Valentine's Day Inspired Shoot
On February 7th, I worked with the lovely Miss June Bug on a Valentine’s Day inspired shoot at Lost & Found Event Rentals in Dayton. This shoot revolved around a red flower and heart headpiece I recently made. The headpiece was inspired by the 1940s and 1950s look of pinning flowers to one side in your hair and hats worn to the side of the head. Since the headpiece has hearts in it, I went for a 1940/50s Valentine’s Day theme and stayed with red and white color scheme.
For this shoot I used:
- Canon 80D
- 4 Speed lights
- Light stands
- Round soft box
- Strip Soft box
- Square Soft box
- Red chair
- Red tulle
- Red heart chocolate box
- Hershey Kisses to fill the chocolate box
For this shoot I used my standard 18-200mm lens. I was shooting at ISO 100, a shutter speed of 1/200s, and using an aperture of F5.6 with a few shots taken at F/8. My focal length ranged from 18mm to 80mm, with the most common focal length being 18mm followed by 28mm. The studio was a bit shallow, so the wider focal length was used to ensure I got the whole body and could crop to 8.5x11 or 11x17 size. I have been cropping to 8.5x11 or 11x17 because most magazines want images cropped to this size. I also will use a 1x1 or square crop because that works well for Instagram.
My inspiration image for the overall shoot is the print below. It was the perfect sweet but sexy inspiration image. From there it was up to the model to pose, and she did a wonderful job. She had the perfect expressions and expertly worked the props, the candy box and her own glasses.
I had several favorite images from the shoot. My personal favorite, isn’t truly a Valentine’s Day photo but of an image you could see in an old movie. It is one of longing or possible heart break. To get this image I had a strip soft box to my left, close to perpendicular to the model, and then a larger square soft box to my right to light the models face. When editing the image, I did the basic edits and used Adobe’s neural filter to balance and refine the skin to give it a polished look. I also applied am orange/teal split tone to the image as well as vignette. The split tone really is what make the image pop, while providing the correct mood for the image.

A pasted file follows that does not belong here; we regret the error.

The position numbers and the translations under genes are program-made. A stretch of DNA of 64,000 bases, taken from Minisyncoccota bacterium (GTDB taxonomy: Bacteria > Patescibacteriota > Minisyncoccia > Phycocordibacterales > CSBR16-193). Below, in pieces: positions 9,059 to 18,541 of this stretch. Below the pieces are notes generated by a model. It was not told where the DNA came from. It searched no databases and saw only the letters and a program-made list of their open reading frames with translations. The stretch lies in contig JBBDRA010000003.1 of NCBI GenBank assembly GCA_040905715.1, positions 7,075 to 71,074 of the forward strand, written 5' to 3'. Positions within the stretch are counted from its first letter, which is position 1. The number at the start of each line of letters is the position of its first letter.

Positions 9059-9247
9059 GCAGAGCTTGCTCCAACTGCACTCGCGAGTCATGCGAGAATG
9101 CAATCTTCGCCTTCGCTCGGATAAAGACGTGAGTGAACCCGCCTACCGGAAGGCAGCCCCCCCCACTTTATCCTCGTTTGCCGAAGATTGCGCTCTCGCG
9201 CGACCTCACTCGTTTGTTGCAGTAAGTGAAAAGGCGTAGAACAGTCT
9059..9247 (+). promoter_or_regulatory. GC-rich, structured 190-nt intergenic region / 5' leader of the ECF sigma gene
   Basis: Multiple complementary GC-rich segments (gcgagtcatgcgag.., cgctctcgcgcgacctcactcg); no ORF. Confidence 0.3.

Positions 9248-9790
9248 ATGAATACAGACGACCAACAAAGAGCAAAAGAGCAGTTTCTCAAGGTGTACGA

This second image is a favorite because I just like the overall attitude being portrayed in shot. To me it is a strong confident woman who knows she is sexy. To get this image I placed the square off box to my right and used that as my main light. When editing the image, I did basic edits, added a bit of a vignette, and used purple/yellow split tone.
I liked working with Miss June Bug because I got two looks with the same model by having here just wear or remove her glasses. He has wonderful cat-eye glasses that worked with the shoot and look adorable on her. She used her glasses as a prop, and we were able to capture what I call some sexy intellectual shots. Then without the glasses we were able to capture those some perky, bubbly personality shots. You can see a comparison of the two types of shots below. For both shots I used the round soft placed to my left, and aimed at the model’s face as the main light and then filled with the large square soft box.
This final image is a rather traditional type Valentine’s Day image, girl surrounded by red, sitting on white fur pillows with a box of chocolates. This image really ties back to my original inspiration image. To get this image I had the model sit on a pillow on the floor, wrapped the red tulle around her a bit like a nest, and then placed the box of chocolates next to her. I lit this image by placing the round soft box up and to my left pointed down towards the model’s left, and filled with the large square soft box. When editing the image, I did basic edits, used Adobe’s neural filter to polish the skin to give it a finished look, and then added a light vignette.
Overall, I love how the images from this session came out. I also had six images from this set published in Retro Lovely’s Special Valentine’s Day Themed Issue Volume 14. If you would like to see all the final images from this session, you can see them here.